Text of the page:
Wax Dey – Makossa


But Makossa as a genre, characterized by catchy brass sections and bouncy bass riffs
that created some of Cameroon’s biggest international stars, has struggled to keep its
place in the Cameroonian urban scene. Nonetheless, its impact is still best felt through
its contribution to the new African pop sound.

In 2010, Shakira released ‘WakaWaka’, an adaptation of the 1983 Cameroonian
classic ‘Zangalewa’, that partly has its roots in this genre. This came at a period when
‘Naija’ or Nigerian afrobeats is enjoying a wave of success across the world. It is also
undeniable that Makossa has had a deep influence in transforming the ‘Afrobeat’ of
Fela Kuti to the ‘Afrobeats’ sounds that have propelled Nigerian artists like Flavour
and Iyanya to international superstardom.
At the same time, a wave of Cameroonian musicians mostly from the Anglophone
regions of Cameroon, to whom the world had been quite oblivious, has awoken with a
new afropop sound that is impossible to ignore. They have also borrowed from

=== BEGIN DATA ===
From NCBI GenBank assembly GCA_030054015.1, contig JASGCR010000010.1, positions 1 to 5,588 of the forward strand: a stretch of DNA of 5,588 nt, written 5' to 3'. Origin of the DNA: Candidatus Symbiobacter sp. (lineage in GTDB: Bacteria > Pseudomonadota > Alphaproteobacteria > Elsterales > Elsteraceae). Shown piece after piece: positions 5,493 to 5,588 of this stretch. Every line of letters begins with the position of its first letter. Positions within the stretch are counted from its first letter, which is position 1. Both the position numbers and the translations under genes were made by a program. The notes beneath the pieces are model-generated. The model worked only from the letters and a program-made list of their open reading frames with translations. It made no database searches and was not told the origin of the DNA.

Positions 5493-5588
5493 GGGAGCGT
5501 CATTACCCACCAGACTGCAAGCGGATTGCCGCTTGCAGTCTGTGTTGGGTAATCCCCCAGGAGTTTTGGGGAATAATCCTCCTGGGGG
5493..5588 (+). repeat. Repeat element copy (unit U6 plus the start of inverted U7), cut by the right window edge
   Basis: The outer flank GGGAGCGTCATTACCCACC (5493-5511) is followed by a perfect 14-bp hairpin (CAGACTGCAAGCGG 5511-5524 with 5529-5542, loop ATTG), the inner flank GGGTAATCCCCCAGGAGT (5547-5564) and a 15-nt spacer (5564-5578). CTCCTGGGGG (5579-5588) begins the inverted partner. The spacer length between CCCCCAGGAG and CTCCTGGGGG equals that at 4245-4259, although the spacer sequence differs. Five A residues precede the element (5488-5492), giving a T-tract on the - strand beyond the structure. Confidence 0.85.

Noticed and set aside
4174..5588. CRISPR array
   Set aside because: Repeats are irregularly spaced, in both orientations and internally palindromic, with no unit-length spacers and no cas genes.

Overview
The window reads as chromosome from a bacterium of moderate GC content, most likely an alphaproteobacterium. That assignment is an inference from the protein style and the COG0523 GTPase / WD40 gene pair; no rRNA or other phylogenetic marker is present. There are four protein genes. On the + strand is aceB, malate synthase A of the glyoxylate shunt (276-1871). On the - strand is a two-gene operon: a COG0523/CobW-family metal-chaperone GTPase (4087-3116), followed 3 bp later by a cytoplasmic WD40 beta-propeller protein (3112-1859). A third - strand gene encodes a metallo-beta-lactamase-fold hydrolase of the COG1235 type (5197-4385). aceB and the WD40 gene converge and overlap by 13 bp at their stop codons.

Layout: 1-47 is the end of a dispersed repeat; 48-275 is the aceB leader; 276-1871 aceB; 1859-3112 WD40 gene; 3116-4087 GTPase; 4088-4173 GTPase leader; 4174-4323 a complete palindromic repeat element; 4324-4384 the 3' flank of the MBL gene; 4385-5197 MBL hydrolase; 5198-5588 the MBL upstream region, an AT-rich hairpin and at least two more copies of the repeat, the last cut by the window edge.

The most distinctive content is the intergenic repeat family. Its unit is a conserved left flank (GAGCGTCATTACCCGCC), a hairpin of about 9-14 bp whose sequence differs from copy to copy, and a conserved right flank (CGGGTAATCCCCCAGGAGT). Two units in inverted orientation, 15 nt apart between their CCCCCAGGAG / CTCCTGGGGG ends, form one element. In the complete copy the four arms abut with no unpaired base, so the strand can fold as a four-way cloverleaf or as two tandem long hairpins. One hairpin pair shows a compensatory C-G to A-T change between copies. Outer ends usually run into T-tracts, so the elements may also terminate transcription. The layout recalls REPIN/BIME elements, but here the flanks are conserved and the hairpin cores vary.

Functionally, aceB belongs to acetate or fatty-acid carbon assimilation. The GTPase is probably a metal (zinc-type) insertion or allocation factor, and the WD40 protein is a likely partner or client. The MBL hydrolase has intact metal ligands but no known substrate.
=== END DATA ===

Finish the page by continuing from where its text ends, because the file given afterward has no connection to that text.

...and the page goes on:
Makossa, blending French phrases and their own pidgin Creole that is similar to
Nigerian pidgin English.
Thanks to this, Cameroon is witnessing the creation of a brand new, lively urban
musical scene that is rich in texture and variety. And the rise of these artists signals a
rise in social consciousness of a youth that have for decades been deemed as voiceless
– but who are stepping into the limelight with the assurance that their place in the
social and cultural fabric of Cameroon, and Africa, can no longer be usurped.
Johannesburg, South Africa (30 October
2014) – Cameroonian singer and activist,
Wax Dey has officially released a new single,
‘Makossa’, to highlight the influence of this
underrated genre in today’s international
pop culture, and to call attention to the rise
of a new breed of Cameroonian musicians.
One of the defining moments of global music
has to be the 1972 release of Manu
Dibango’s Billboard Hot 100 song, ‘Soul
Makossa’, that has been credited with the
creation of the international ‘DISCO’ sound


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